Enter your own email address in the Deliver To field and click on the Send button. Note that changing the “From” option allows you to test the difference between an automated email (from ADAM) vs a message sent by a person from the Messaging Centre (“from You”).

When you click on the Send button, ADAM will immediately send you an email. Check your email inbox.

If you get an error message reported, you may need to check the error logs to see what problem ADAM encountered.

Checking the Error Logs

Navigate to Administration → Debugging and Error Logging → View error log.

In the log, within the first few rows, you may see one or more “Warnings” that are associated with the page “classes/ADAM/EmailMessage”:

On the right-hand side (you may need to scroll across, horizontally to see it), you should see an error message (in the diagram below, we’ve covered up some confidential information!):

Be sure to pass this error message on to your network support personnel for them to assist in resolving the issue.

Understanding What Else Could Go Wrong

If you sent the message and received a success notification, it means that ADAM successfully handed the email over to the SMTP server. In this instance, you won’t see any error messages in the error log. However, lots can still go wrong. The problem is that none of this is in ADAM’s hands any more. Like a letter in the mail, we can ensure the address is correct and that we have the correct stamps in place, but from the moment you put it in a postbox, you no longer have any control over its delivery.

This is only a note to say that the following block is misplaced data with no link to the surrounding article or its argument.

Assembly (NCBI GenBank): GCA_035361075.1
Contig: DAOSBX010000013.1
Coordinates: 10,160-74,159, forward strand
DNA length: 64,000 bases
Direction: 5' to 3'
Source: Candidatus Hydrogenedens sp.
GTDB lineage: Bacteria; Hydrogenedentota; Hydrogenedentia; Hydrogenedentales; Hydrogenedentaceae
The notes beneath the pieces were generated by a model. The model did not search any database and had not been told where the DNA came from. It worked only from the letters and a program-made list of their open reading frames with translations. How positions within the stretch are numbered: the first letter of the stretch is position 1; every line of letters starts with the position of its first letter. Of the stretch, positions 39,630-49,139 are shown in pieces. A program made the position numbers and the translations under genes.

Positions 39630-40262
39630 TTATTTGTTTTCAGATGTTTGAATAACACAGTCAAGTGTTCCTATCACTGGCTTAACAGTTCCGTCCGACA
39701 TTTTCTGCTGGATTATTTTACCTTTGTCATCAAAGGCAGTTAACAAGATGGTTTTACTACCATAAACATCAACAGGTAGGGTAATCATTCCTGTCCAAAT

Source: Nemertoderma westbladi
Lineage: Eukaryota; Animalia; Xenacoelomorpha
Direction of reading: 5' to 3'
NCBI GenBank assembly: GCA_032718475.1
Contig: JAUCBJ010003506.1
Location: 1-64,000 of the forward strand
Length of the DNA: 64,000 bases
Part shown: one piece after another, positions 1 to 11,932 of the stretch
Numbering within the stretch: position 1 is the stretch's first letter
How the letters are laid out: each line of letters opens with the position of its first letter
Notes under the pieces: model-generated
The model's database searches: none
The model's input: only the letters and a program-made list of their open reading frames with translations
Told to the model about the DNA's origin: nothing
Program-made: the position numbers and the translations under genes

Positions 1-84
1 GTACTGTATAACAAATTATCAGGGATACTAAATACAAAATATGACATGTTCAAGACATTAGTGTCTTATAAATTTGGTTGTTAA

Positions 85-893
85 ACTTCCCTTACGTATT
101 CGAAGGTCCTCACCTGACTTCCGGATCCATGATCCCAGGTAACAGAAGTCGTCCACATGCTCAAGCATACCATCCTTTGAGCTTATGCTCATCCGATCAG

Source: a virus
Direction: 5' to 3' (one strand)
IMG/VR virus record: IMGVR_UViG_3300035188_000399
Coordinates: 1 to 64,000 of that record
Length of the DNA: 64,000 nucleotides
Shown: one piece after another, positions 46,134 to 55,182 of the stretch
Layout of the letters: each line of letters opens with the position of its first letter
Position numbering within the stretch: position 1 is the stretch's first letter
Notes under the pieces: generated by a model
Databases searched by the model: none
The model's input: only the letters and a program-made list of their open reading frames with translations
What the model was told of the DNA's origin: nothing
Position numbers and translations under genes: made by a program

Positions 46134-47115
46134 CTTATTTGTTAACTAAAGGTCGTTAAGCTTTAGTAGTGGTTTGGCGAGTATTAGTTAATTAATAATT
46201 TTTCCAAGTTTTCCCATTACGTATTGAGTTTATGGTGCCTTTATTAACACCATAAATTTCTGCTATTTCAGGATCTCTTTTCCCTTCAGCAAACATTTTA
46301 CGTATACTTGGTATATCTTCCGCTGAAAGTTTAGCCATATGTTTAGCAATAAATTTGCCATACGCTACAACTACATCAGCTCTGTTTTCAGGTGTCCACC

If you don’t receive the email from ADAM, you can check your junk mail or spam folder to see if it’s there. If not, you’ll have to get further help from your network support personnel who can investigate further.

Have a look at our section on the Messaging Centre and Spam mail.

Sending email from ADAM if you use Google Workspace

If you are a “Google School” that makes use of Google’s email offering, then the preferred method of mail delivery, to reduce the possibility that emails sent from your ADAM server will be interpreted by the recipients as spam mail.

Configure Google Workspace

Follow the official instructions to configure the SMTP relay service in Google Workspace’s Admin Console.

However, please take note of the following points: